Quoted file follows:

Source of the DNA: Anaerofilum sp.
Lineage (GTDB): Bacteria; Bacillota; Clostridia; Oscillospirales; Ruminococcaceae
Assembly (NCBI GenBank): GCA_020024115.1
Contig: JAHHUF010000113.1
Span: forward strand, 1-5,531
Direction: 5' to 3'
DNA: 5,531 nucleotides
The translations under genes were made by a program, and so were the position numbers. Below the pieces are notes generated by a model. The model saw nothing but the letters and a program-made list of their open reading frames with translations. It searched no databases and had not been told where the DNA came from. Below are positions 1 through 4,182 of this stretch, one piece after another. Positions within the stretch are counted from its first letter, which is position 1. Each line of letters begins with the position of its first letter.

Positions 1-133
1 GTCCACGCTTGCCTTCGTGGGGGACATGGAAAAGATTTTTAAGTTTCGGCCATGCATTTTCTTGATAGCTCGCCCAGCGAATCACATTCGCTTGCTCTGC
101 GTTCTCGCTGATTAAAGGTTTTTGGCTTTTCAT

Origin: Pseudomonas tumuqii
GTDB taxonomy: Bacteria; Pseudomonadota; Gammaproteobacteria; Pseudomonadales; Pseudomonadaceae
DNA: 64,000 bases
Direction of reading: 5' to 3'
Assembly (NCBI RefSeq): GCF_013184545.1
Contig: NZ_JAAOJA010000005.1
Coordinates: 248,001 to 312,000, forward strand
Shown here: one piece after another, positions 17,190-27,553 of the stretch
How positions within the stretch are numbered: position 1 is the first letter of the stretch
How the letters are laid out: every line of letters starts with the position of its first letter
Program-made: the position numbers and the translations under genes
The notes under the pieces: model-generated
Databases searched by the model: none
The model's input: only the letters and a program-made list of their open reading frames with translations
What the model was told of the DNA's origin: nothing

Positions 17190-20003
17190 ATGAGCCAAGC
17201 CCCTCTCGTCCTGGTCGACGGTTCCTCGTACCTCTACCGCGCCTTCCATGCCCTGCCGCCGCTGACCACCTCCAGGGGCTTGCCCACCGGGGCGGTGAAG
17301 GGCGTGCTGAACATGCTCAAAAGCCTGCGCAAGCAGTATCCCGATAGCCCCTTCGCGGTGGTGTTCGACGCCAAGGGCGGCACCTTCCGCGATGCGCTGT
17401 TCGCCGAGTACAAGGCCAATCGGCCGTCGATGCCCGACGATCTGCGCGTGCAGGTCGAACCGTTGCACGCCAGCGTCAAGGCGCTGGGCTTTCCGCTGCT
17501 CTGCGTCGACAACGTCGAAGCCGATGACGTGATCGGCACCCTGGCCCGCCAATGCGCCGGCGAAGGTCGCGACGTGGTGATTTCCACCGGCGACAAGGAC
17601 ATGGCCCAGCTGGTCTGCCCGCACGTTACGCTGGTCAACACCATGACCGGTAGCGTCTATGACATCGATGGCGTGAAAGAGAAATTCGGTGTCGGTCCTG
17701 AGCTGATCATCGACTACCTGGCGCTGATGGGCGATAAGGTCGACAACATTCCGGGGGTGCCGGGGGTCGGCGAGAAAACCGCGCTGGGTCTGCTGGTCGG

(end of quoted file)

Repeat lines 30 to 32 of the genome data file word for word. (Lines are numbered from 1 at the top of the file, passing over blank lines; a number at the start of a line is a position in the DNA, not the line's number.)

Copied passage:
17301 GGCGTGCTGAACATGCTCAAAAGCCTGCGCAAGCAGTATCCCGATAGCCCCTTCGCGGTGGTGTTCGACGCCAAGGGCGGCACCTTCCGCGATGCGCTGT
17401 TCGCCGAGTACAAGGCCAATCGGCCGTCGATGCCCGACGATCTGCGCGTGCAGGTCGAACCGTTGCACGCCAGCGTCAAGGCGCTGGGCTTTCCGCTGCT
17501 CTGCGTCGACAACGTCGAAGCCGATGACGTGATCGGCACCCTGGCCCGCCAATGCGCCGGCGAAGGTCGCGACGTGGTGATTTCCACCGGCGACAAGGAC